According to my dictionary*, “publish” means “to make public; to proclaim, promulgate; to cause to be printed and offered for sale”. That means that each edition of each and every book can only be published once, when its publisher first makes it available for sale on its publication day.
Books are not published one copy at a time; they are published one edition at a time. Individual copies of each edition are sold as the orders come in, but each time an order is fulfilled that doesn’t mean that the book has been published all over again: it means that someone has bought a copy, that’s all. When an edition sells out further copies might be printed but that’s not a new publication, it’s a reprinting of an existing edition. If a book were to be substantially changed then that would result in a new edition, which would have its own publication date: but it would not be an entirely new publication, just a new edition of a previously published book.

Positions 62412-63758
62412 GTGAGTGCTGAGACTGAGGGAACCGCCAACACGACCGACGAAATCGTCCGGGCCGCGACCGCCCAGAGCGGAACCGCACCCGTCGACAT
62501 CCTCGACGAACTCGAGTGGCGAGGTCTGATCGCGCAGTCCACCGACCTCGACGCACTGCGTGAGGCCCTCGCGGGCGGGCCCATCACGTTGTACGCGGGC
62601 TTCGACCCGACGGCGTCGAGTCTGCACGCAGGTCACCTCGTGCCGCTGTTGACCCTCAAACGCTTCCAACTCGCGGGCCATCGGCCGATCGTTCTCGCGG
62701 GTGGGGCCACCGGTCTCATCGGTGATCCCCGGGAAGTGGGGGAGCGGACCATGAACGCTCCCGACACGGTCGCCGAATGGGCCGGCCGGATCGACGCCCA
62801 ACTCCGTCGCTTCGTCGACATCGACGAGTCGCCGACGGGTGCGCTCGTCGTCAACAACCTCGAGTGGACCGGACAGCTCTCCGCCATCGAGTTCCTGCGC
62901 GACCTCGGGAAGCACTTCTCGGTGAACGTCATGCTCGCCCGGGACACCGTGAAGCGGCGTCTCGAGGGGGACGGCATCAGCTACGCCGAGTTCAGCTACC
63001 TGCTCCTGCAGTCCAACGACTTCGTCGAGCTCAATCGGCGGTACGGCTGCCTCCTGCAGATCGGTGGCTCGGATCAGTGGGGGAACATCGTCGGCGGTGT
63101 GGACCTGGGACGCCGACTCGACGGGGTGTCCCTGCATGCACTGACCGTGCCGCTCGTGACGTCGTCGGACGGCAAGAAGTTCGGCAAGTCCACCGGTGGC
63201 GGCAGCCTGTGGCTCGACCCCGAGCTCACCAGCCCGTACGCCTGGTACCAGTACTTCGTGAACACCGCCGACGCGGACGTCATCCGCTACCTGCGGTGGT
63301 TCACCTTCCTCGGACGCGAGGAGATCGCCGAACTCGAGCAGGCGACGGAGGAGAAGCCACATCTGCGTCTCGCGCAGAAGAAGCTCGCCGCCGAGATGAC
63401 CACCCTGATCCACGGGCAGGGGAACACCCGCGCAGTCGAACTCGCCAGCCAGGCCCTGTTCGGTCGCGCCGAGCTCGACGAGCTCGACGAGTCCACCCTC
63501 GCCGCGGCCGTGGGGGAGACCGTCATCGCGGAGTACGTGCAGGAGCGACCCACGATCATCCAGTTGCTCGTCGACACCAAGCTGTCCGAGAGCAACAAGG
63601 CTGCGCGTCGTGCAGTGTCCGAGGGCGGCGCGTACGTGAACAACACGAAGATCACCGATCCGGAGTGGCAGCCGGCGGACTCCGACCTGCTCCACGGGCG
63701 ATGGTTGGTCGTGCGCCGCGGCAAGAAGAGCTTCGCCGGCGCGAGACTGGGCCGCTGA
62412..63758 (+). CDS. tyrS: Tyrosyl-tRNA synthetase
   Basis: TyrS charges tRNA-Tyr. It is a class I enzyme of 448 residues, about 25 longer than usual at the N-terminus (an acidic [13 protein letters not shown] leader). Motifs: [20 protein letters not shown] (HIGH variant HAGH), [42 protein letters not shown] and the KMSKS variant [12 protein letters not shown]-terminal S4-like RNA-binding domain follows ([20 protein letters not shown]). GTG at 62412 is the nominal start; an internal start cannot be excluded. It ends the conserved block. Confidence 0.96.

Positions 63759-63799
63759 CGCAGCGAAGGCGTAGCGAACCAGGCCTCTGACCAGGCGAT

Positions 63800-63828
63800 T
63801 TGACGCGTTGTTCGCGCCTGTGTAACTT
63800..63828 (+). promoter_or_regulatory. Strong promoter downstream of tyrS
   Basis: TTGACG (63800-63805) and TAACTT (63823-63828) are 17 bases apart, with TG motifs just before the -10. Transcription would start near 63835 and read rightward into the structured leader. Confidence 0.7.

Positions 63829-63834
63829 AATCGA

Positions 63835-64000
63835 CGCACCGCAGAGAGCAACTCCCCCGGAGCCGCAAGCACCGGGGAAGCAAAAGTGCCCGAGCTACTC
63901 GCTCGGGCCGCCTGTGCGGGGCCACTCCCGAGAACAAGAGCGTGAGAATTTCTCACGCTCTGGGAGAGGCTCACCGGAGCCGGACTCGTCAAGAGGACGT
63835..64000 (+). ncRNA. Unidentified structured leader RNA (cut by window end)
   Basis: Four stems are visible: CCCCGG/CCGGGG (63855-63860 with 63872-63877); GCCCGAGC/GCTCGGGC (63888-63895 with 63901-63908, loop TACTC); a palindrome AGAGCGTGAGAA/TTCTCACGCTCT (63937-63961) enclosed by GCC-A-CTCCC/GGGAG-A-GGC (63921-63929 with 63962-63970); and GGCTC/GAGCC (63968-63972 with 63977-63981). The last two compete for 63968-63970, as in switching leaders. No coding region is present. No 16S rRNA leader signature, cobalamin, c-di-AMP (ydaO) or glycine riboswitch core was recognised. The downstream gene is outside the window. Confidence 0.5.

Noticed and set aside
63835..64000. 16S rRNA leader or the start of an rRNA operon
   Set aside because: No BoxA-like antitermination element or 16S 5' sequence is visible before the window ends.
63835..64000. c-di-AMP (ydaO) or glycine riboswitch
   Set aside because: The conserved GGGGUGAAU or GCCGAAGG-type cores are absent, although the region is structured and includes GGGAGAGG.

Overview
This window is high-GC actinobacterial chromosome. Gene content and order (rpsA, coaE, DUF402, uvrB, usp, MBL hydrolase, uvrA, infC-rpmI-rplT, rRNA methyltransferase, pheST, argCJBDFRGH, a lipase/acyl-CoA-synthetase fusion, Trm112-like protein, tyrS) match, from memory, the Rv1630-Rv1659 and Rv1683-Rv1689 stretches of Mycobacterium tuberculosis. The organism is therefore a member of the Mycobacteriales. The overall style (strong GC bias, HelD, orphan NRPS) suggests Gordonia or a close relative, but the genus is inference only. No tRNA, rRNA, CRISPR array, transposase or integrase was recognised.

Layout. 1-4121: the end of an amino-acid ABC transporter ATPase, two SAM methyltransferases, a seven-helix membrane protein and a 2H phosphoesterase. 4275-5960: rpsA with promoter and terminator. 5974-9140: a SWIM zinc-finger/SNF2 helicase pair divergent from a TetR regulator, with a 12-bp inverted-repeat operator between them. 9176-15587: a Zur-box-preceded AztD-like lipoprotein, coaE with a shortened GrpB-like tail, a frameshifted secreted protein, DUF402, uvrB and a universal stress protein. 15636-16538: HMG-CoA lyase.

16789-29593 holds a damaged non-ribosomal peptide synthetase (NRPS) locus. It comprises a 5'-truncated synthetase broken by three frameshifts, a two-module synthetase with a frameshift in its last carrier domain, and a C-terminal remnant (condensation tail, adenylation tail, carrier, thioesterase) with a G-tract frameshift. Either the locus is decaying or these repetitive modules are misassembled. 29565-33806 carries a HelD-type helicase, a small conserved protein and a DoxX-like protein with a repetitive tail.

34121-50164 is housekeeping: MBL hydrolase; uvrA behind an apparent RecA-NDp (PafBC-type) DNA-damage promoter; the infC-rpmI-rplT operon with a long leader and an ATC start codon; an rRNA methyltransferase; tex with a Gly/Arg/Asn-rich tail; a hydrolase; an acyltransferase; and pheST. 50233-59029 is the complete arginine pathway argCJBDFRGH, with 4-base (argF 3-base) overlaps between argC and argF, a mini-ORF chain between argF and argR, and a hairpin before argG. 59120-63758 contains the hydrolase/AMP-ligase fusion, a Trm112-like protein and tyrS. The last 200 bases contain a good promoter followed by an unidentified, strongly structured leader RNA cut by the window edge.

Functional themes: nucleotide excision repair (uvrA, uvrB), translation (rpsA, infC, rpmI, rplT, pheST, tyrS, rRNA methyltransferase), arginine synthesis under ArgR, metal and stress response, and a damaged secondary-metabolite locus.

So when you read publishers claiming that POD means “publish on demand”, you will now realise that this is a nonsense. POD refers to the printing technology known as “print on demand” and nothing else.
The use of POD technology isn’t restricted to the smaller or dodgier publishing houses: some of the larger publishers use it to keep older books in print (which has its own, somewhat worrying, implications). But generally, if a publisher uses the phrase “publish on demand” you should be wary of them: they’re in bad company. The phrase was coined originally by PublishAmerica, which is one of the grand masters of vanity publishing and the weasel-wording which is associated with such practices. It’s a meaningless term which is designed to confuse.
Publishers which rely solely on POD technology to print their books are generally either unwilling or unable to invest their own money in printing reasonable runs of the books that they publish: and whatever their reasons for using only POD, they are best avoided. If you don’t believe me, read Lynn Price on the subject: she knows what she’s talking about.
*My dictionary is so old and tatty that it’s lost its cover and several pages, front and back, otherwise I’d attribute it properly here. Apologies to whoever wrote and published it: I owe you a credit.